As for the underlying mechanisms of the paradoxical GH response, to date they remain incompletely characterized. An altered interplay between somatostatin and GHRH has been suggested  but not well documented. Recently, in analogy to food-dependent Cushing’s syndrome [99-101], a role for ectopic expression of the glucose-dependent insulinotropic polypeptide receptor (GIPR) in somatotroph adenomas for mediating the paradoxical GH response to OGTT has been evoked [88, 102]. We have recently shown that among 41 pituitary adenomas, all 10 samples from patients with paradoxical GH responses displayed ectopic GIPR expression . In a previous study, GIP infusion was shown to increase GH secretion in 2 patients with acromegaly whose GH showed a paradoxical response to OGTT . Furthermore, in GH3 cells transfected with GIPR, GIP stimulation increased cAMP levels and GH transcription . Indeed, acromegalic patients exhibiting paradoxical GH responses to oral glucose load increased their plasma GH levels in response to intravenous GIP stimulation. Furthermore, loss of this paradoxical GH response when glucose was administered intravenously supported the hypothesis of the implication of a gastrointestinal hormone . In addition, GIP stimulation of GIPR-expressing somatotroph adenomas in primary culture increased GH release in 80% of these adenomas, with 60% reaching statistical significance .
OGTT in the Follow-Up of Acromegaly
Disease control in acromegaly is defined by the normalization of IGF-1 levels and GH nadir < 0.4 μg/L after OGTT using ultrasensitive assays . As previously mentioned, GH nadir levels during an OGTT are affected by multiple factors such as biological factors, analytical variations in addition to treatment-specific differences in biochemical responses. These factors result in discordant IGF-1 and GH levels and should be considered when interpreting results of the OGTT test.
Specifically, the utility of a GH nadir during OGTT in monitoring disease activity in somatostatin analogue treated patients has been questioned [43, 105] and is generally not recommended [104, 106]. In these patients, IGF-1 levels do not seem to correlate with GH secretion as opposed to healthy individuals and to patients with acromegaly not receiving somatostatin analogues. Therefore, in this patient population, normalizing IGF-1 has been recommended as the goal of therapy and suggested as the best reflection of disease activity .
In contrast, another group has questioned the validity of IGF-1 as an adequate marker of disease activity in somatostatin analogue-treated patients, as somatostatin analogues may exert a suppressive effect on hepatic IGF1 production resulting in normal IGF-1 levels despite continued disease activity induced by circulating GH [107-109]. The authors reported significantly higher GH nadir levels along with worse symptoms and quality of life in controlled patients treated with somatostatin analogues compared to surgery despite comparable IGF-I and fasting GH levels . Dose escalation of somatostatin analogues minimized the discordance between IGF-1 and nadir GH levels with, however, no improvement in quality of life . Furthermore, higher GH nadir levels after an OGTT as well as after mixed meals were observed in patients treated with somatostatin analogues compared to patients successfully treated with surgery and matched to IGF-1 levels suggesting a residual disease activity in somatostatin analogue treated patients despite normalized IGF-I levels . The authors thus conclude that measuring GH levels during OGTT may unmask insufficient disease control with somatostatin analogues despite normalized IGF-I levels.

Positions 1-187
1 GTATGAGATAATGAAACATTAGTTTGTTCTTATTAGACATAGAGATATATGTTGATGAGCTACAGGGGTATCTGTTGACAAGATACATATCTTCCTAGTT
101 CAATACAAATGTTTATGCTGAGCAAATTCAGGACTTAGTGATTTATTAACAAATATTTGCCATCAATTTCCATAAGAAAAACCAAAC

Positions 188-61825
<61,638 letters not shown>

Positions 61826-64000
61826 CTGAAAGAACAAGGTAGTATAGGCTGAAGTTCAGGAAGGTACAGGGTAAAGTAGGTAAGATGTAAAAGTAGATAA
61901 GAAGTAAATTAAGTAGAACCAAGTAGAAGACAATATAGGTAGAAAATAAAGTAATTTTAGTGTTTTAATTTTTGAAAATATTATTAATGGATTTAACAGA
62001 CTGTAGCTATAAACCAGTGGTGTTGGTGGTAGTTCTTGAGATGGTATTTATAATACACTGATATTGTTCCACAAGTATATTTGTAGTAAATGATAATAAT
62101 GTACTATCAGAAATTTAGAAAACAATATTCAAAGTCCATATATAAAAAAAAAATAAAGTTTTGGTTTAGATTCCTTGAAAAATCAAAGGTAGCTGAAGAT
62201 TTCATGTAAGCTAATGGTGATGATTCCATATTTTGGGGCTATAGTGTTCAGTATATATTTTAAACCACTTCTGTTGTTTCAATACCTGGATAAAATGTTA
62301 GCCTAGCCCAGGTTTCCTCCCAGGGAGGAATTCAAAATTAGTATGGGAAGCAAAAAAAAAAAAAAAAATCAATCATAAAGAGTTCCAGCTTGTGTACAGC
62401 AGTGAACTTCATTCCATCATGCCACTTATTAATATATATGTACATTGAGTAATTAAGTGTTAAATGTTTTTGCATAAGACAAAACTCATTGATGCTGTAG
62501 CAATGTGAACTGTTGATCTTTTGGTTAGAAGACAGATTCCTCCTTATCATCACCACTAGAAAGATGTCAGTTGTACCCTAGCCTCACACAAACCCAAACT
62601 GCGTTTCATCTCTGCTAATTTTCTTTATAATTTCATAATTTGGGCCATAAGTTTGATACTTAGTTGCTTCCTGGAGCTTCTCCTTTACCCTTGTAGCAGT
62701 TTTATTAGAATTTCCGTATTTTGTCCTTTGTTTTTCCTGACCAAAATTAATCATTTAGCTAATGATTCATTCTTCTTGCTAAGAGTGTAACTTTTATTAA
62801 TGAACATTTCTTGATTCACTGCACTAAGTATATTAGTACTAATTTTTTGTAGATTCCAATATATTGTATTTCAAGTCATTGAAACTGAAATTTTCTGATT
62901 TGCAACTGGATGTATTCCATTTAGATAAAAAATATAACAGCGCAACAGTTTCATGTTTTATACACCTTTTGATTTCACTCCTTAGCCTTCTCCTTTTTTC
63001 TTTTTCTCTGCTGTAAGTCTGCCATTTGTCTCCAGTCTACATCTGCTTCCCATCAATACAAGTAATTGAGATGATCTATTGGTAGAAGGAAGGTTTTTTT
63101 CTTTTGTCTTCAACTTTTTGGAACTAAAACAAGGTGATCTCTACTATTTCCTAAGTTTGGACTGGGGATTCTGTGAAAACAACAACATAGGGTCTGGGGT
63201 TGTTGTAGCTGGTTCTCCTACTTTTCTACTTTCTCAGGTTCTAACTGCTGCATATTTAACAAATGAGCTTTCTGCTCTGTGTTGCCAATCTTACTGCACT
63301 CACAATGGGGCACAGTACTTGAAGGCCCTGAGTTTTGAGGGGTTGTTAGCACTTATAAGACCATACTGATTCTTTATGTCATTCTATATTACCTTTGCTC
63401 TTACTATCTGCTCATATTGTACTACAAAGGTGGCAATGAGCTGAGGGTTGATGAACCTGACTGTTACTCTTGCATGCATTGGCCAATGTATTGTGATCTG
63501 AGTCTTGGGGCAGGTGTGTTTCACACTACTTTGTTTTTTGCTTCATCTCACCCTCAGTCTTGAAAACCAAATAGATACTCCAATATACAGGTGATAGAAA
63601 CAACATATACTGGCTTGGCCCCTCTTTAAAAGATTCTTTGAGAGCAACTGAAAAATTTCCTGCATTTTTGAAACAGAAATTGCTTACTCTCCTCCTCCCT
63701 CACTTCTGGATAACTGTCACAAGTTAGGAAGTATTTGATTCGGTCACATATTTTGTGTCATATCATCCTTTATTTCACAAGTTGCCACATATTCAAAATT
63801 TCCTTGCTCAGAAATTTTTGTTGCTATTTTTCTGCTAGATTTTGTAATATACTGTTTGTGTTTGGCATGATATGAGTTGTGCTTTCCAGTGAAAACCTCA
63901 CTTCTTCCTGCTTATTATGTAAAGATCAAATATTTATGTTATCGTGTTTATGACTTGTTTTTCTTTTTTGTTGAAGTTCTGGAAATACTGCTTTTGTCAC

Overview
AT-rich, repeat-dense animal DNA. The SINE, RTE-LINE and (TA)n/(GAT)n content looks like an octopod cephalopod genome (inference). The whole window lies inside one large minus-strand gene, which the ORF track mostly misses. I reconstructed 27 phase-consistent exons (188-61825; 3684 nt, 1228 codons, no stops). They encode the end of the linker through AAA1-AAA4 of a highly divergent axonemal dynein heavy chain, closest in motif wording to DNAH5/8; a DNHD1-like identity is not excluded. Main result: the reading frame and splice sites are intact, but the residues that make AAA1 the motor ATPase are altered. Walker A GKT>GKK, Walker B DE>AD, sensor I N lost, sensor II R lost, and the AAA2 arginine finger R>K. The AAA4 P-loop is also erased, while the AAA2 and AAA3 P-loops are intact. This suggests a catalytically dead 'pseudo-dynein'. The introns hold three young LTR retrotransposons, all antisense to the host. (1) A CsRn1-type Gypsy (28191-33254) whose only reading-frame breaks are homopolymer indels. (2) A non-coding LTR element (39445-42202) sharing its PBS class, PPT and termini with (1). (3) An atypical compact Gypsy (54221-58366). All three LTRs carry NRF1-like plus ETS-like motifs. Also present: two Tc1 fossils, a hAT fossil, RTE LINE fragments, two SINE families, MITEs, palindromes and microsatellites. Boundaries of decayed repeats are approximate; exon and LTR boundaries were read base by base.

Although the impact of glucose on GH secretion has been known since decades, the exact underlying mechanisms are still elusive. Besides the classical suppressive effects on GH release, glucose exhibits stimulatory effects termed “paradoxical” reported in acromegaly and in various other disorders. The paradoxical response of GH to oral glucose in acromegaly may help delineate specific phenotypic tumor characteristics that may influence therapy. Further understanding of the dynamics mediating GH response to glucose may allow the better use of the OGTT as a diagnostic tool in various conditions especially acromegaly. Potential biological factors modifying GH secretions and GH assays should always be taken into account in the interpretation of GH values during OGTT.
The authors declare that they have no conflicts of interest to disclose.